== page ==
agok vs 1Inadequately cooked. Ka mundù no nigsugba, ko kulang ka tomog, ogka-agok; ogmakogal su ogkamo-ilow pad. When sweet potatoes are cooked, ig there is inadequate fuel, it will be hard; it will be hard because it is still raw. see: mo-ilow; see fr.: kosol 3. 2(Fig.) Lazy. Ka otow diò to kanami no poguon, ogngaranan noy no na-agok no otow su warò nato-uan no talabao. Du-on ogkato-uan din di konò oggamiton. A person in our place who is lazy, we call a lazy (lit. inadequately cooked person because there isn’t any work he knows how to do. He has ability but doesn’t use it.
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allow 1n sun Ogsilò ka allow to masolom. The sun rises in the morning. 2n day Du-on papitu no allow to songo simana. There are seven day(s) in a week. 3n Time or season for some activity, or for something to happen. Di mangkuan, ko allow on to pogsanggì, warò nakasanggì ka nig-orok. But later on, when it was time to harvest [the corn], the people who had planted didn't get to harvest. 4adj Daytime. Ko ma-allow, ogmatikang on ka allow. If it is daytime, the sun is high. 4.1n Bright daylight. Og-iling ka inoy to, “Onow kow on su ma-allow on.” Ogmalayag on ka allow. The mother says something like, “You-pl. get up because it is bright daylight already.” The sun is shining brightly already. 5deriv n A sunny period of time or season. guabung Ko tig-allow on, ogtokoron ta no du-on gulabung su ogko-otian ka mgo bo-ugan woy ogpanlanos ka mgo apusow, payow woy mgo pangamuton. When it is already summer (lit. a sunny period of time), we recognize that is dry season because the streams dry up and the apusow, payow and [other] plants wither. [A sunny period of time is also understood to be dry as rain is limited or absent.] see: gulabung 1. 6v The sun comes out as after a rain. Ko ogpanomsolom no og-uran di mangkuan ogtilotò dò, og-aldow. When it is very early and it is raining but later [after] the rain quits, the sun comes out. 7deriv n A day of the week, when asked as a question. Ko du-on og-insò, “Nokoy aldowa asolom?” Ian ig-insò su warò mataga ko nokoy ka asolom ko Lunis woy ko Mierkulis bua. If someone asks, “What day is tomorrow?” The reason he is asking is because he does not know whether the next day (lit. tomorrow) might be Monday or Wednesday. 8deriv v To do anything in the sun, esp. to walk or travel in the sun. Sagpit kow pad woy inum kow no amana to nigsingallow kow to subla no mo-init. Stop by for a while and drink something -- for pity sakes that you were walking in the sun when it is too hot.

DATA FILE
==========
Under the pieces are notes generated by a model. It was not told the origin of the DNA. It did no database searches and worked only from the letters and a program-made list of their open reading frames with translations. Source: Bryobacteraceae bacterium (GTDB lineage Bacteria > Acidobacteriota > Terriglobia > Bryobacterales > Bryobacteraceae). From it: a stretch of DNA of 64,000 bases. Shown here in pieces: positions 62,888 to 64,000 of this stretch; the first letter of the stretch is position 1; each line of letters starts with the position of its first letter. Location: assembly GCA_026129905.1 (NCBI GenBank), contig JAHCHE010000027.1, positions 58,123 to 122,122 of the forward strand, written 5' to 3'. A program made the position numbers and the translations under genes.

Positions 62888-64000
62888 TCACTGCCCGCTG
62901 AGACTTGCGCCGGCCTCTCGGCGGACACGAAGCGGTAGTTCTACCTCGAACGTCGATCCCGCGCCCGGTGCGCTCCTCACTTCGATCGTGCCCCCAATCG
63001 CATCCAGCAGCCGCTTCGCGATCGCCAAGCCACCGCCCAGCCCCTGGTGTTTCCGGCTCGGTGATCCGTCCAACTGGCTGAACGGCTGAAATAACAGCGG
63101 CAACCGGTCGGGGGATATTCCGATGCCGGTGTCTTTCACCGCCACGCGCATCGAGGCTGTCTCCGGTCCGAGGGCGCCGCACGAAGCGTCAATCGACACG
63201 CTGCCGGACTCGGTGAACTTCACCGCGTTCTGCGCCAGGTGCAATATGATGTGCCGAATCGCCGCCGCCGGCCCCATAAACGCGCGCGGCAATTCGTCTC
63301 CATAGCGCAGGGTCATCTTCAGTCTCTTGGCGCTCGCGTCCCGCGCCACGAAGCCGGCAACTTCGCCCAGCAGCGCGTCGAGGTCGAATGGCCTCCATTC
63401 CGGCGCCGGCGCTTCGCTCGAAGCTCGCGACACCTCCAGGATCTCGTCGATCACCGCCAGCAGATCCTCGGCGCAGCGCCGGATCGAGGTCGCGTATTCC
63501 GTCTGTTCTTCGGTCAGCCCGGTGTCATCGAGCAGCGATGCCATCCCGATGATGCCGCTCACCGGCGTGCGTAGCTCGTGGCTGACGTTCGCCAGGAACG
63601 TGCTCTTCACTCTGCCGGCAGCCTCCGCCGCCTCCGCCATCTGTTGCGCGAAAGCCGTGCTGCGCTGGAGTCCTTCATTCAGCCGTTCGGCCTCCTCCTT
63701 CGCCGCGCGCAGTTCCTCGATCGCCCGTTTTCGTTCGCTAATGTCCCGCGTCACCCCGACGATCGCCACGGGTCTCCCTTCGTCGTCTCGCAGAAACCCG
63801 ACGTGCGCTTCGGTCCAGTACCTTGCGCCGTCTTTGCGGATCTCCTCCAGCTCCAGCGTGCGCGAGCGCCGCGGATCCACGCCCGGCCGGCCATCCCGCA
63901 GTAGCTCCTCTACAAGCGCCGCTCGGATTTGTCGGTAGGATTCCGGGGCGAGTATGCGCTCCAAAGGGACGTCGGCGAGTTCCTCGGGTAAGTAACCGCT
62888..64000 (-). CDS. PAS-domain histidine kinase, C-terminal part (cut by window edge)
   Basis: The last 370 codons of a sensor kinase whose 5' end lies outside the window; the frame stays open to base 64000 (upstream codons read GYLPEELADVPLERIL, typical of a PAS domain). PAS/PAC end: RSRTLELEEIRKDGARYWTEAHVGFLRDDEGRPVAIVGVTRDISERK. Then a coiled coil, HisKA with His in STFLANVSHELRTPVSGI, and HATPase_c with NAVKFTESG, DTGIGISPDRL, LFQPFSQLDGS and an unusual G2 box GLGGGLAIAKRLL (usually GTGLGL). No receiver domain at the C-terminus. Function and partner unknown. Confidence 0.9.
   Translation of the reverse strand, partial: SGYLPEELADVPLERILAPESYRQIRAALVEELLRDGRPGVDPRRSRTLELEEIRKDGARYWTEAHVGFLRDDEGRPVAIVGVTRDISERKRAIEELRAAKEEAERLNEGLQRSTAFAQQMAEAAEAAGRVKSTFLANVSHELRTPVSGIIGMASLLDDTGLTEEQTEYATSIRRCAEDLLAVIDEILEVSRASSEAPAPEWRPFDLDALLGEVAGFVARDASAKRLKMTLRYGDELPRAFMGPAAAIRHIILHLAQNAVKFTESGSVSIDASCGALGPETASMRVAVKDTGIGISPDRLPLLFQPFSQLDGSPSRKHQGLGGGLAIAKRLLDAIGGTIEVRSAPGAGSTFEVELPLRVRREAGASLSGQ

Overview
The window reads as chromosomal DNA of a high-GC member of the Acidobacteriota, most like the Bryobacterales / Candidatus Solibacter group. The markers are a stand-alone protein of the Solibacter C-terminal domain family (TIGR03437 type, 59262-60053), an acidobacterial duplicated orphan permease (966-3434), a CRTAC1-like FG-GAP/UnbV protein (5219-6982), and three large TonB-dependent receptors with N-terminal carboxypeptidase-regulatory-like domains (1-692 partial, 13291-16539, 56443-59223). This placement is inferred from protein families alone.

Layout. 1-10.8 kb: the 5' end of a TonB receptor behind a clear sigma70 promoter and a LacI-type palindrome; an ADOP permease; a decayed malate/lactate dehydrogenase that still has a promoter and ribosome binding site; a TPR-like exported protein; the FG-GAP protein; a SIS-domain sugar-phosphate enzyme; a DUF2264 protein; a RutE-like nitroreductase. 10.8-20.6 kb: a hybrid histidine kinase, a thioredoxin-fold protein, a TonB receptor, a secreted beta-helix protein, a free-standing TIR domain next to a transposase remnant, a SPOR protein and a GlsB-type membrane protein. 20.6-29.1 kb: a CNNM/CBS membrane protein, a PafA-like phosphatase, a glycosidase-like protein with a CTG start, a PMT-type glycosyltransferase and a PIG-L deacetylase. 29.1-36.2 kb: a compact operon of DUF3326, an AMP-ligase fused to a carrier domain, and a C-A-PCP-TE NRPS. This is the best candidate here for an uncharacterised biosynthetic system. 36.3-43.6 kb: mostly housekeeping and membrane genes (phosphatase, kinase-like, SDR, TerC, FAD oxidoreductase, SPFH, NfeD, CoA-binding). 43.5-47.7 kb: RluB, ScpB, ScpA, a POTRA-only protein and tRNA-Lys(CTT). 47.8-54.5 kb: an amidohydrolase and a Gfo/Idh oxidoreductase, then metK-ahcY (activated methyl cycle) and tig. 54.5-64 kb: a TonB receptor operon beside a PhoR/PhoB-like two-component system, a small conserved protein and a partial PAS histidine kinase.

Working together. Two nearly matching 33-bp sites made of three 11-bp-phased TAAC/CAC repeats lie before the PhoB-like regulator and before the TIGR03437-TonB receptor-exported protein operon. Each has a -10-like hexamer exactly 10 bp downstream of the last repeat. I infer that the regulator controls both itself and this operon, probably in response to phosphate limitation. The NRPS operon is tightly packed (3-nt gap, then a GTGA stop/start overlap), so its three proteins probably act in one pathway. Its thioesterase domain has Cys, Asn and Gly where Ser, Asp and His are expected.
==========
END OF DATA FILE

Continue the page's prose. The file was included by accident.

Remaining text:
bagu-bù see: ubun-ubun. n One of the calls of a white breasted ubun-ubun dove. Ko ogkagi ka ubun-ubun, ogkagi to bagu-bù, huun, huun, huun. When the ubun-ubun dove calls it says, “bagu-bù, huun, huun, huun.” [The dove has a creamy white head, long curved black back, long black tail, auburn over back -- about the size of a young hen.]
bakuli v 1To allow to grow back, such as sweet potatoes whose old vines have been removed. Ko ogbuyugan on ka mundu-an, og-awo-on tad ka taan no lawa to mundù no ogbakuli-on tad ka tubu-an no iam no lawa to mundù. When the sweet potato field has become old, we remove the old sweet potato vines (lit. old bodies) and then we allow the sweet potatoes to grow back as they sprout new sweet potato vines. 2To be repaid. Ko naruad to buyag ka asu rin no warò pad bayad [botad], ko nakabayad on ka napurut to sikan no asu, oglibong on ka igbayad to sikan no asu no nabakulì dò diò to tagtu-un su nabayaran din on. When an older person sold his dog which wasn't yet paid for, [and] when the person who got that dog has paid for it, the dog's value has been returned and so the owner has been repaid because [the dog] has been paid for. 3To recover something. Ogbakuli-on ku ka mo-irob ku ko ogpisal a to agoloy. I will recover my knife when my corn is sold. see: lokat. 4Buy back; redeem. Ogbakuli-on ku rò ka asu ku su napogos a rò ka nigduad ku su warò ogkoimuan ku. I will buy back my dog because I was forced to sell it because there was nothing [else] I could do. cf: balukas.